Earlymarching in Auvergne

Cerisiers en Auvergne – via SylvieCosnier.com

I’m sitting beside my own stoked fires, ashes swept, coals banked with sighs. Holding a stick of incense now, to which I whisper your name, a sonic breath, a fan for flavoured flame. To brighten your inner glow, the poet in you, that you might release your oaky rune, or marvellously maple tune. Your words, they are new wine sometimes, sometimes with bludgeoning tannins, sometimes as nectar deep-divine. I blow the smoke for burnished honey; sometimes you’re the early tree-flower, sometimes I’m the winter bee.


17:51. Ugh. Transcribed from paper. On paper I have no flow. (So, editing is the way to go. ;))


Crazy winds last night. The wide and heavy wooden driveway gate, left open, blown clean off its hinges. I found it lain carefully squared beside its post today, ready for repair, must have been some conscientious passerby. It will require at least two people to re-install it. Or one very strong and determined person. If I were to leave it, that would be T when he comes home; he likes to do such work alone. The cherry trees are blooming, pink and white, and the daffodils are a froth of battered yellow on the western garden edge. There are a family of songbirds nesting in the eves, outside the stone wall of the attic bedroom. They make a beautiful chorus in the mornings.


We make a day trip to Vichy, the kids and I, near the end of our two-week school break. It’s a struggle to get them away from their screens, to get them to do chores, to not do all the chores myself just because it’s easier, to get them to come for walks, to get them to come for outings. But when we are in the van sometimes it’s lovely; we listen to EDM, the rain slaps down on the windshield and we see the trees in early bloom, as though flowering in co-dependant love songs.

The pool in Vichy is a big one, a beautiful one, we enter using electronic bracelets, through all-gender change rooms. I am surprised but happy. Much easier for families of all kinds. There is a kinship among all of us patrons, strangers but together, showering at the entrance to the pool in our bathing suits, our tattooed stories or lack thereof, our perfect non-perfection.

I feel happy to be in a crowd, enlivened, rejuvenated, moving from fountain to bubble pool to streaming waterway; the pool is designed in meandering concentric bassins, there is a camaraderie, a quiet relaxation in the mind, a shared energy. I feel fresh and free.

Again and again down the spiral slide, four boys glide, and chasing each other, not too wild. The lifeguards blow their whistles, make hand signs, waggle warning index fingers. Hidden gazes in bronzed faces, behind dark glasses, under the wide-and-white-sky dome.

At dinner, things are calmer than usual, we are slowdown tired, glad for having lived a little different in that day. I listen to the funny things the kids say. We’re all just a few blowing blooms away.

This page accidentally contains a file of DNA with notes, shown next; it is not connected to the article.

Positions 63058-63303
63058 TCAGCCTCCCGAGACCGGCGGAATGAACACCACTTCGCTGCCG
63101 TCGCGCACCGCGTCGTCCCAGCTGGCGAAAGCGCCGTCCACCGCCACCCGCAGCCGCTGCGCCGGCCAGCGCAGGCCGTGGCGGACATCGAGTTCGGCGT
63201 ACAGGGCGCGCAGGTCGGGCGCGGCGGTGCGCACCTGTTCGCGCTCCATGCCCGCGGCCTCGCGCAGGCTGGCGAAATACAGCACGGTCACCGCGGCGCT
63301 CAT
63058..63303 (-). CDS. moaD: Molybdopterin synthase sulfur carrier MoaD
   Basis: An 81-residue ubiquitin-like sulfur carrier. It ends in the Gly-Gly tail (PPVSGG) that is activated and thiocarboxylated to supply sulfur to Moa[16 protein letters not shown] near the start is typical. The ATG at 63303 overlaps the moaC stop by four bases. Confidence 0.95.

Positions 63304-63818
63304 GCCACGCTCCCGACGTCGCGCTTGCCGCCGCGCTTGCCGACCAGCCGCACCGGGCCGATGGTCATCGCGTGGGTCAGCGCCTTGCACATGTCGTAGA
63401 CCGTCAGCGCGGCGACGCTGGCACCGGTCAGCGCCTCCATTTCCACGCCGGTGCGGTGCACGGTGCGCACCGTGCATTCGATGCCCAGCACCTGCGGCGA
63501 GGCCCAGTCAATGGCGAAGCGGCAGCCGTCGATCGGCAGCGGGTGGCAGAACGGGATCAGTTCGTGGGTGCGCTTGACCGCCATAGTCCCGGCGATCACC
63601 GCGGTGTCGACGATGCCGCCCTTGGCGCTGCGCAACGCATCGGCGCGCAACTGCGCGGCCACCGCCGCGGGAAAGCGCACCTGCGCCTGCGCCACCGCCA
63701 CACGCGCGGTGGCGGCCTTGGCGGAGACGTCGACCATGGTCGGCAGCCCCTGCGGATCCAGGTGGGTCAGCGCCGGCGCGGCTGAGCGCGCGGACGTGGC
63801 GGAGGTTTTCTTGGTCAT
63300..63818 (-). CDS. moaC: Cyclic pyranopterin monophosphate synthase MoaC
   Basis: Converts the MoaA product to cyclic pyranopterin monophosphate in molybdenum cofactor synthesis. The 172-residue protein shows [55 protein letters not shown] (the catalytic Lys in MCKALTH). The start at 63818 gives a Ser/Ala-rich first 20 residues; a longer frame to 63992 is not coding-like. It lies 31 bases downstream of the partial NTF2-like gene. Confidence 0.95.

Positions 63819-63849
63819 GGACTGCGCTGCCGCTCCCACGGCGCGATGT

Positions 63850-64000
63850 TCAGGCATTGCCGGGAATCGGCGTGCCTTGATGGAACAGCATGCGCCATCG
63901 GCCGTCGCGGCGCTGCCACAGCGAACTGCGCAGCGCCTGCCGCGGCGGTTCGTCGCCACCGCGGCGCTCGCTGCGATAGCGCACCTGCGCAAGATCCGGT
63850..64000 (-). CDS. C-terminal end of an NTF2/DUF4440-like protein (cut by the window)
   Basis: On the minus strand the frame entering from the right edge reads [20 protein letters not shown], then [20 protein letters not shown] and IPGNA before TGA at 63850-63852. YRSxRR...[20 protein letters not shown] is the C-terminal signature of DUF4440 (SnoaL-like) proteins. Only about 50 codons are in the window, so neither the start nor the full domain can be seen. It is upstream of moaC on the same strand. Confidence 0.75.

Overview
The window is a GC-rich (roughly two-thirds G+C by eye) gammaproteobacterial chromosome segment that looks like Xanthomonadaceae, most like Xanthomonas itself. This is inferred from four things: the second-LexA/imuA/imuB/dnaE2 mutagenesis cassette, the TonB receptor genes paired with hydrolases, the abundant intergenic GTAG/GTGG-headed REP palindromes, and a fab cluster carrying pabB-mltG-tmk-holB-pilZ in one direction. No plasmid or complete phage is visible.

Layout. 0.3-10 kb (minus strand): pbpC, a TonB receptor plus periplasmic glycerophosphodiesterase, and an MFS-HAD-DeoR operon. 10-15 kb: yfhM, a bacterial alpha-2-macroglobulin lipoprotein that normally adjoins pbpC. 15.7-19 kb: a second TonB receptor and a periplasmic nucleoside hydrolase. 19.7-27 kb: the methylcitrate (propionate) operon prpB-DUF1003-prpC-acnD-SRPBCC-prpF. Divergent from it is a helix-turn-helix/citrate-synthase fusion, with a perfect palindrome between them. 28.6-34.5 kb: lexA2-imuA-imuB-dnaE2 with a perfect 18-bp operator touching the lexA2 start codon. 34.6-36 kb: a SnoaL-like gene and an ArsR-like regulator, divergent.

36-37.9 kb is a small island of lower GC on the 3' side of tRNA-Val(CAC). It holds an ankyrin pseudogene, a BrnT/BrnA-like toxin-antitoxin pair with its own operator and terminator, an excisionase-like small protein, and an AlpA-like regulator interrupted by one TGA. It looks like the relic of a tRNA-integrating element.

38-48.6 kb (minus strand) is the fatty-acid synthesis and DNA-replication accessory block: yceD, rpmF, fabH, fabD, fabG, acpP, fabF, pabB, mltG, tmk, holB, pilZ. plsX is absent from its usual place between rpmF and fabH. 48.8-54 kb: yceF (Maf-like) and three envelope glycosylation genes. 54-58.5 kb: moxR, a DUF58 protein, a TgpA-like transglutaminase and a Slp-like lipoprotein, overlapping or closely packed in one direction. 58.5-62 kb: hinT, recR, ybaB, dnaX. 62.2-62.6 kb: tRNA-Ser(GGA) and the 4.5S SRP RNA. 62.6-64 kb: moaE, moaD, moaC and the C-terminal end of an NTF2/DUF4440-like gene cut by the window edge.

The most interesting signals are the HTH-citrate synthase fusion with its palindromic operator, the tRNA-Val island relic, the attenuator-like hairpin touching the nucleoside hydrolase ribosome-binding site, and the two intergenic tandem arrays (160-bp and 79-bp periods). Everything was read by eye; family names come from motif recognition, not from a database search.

Nadine inhales & exhales words & images from current vantage point in Auvergne, France. Thank you for reading. ❀︎



29 thoughts on “Earlymarching in Auvergne

    1. Aw thank you so much, lovely Liola. Yes, the warning finger-waggling seems to be a very effective French (or European in general?) standby. πŸ˜„ Thanks again, and a wonderful weekend to you, too! 🌸πŸ₯°

      Liked by 1 person

    1. I didn’t describe this well I don’t think! There was an outdoor lane pool, and many people were out there – serious swimmers. But this big bathing pool was indoors. It’s still chilly here, and most of the trees are bare. But a much less harsh winter than previous years, and we had a recent warm week (now it’s colder again). When we first arrived we saw more snow than we’d ever seen at the place we’d lived in Canada. This winter, none so far. Global warming. But yes, spring is always wonderful here, a clear season, also unlike Canada’s southwest coast where it tended to be more of a long rainy-ish slush up toward summer. And it does feel like it’s just around the corner. How is it where you are?

      Thanks so much for your visit! Missed you. :)) πŸŒΈβ˜€οΈ


      1. Your use of descriptive language creates lovely imagery, Nadine. Like a walking meditation…the senses are engaged. This is both peaceful and full of joy with your boys. I would very much like to walk with you again! 😊.

        Liked by 1 person

        1. Nina, you’re the sweetest. Thanks so much. My life is pretty simple, sometimes I think the themes get a bit repetitive. Comments like these are very encouraging. πŸ’–

          Liked by 1 person

    1. Awwww thank you!! I edited the crap out of that first italicized paragraph. (If you want to encourage the muses… much magic must be worked. ;)) Speaking of which… ahem, once again… haikus, please? πŸ˜‰βœ¨πŸ˜†


    1. Hello and welcome Francesc! Wonderful to “meet” you via Charlie’s blog. I love your artwork! Thanks so much for this beautiful compliment, it means a lot. I see from your recent photos you might be in Valencia? I was there once or twice, very good feelings there. Love from France!

      Liked by 1 person

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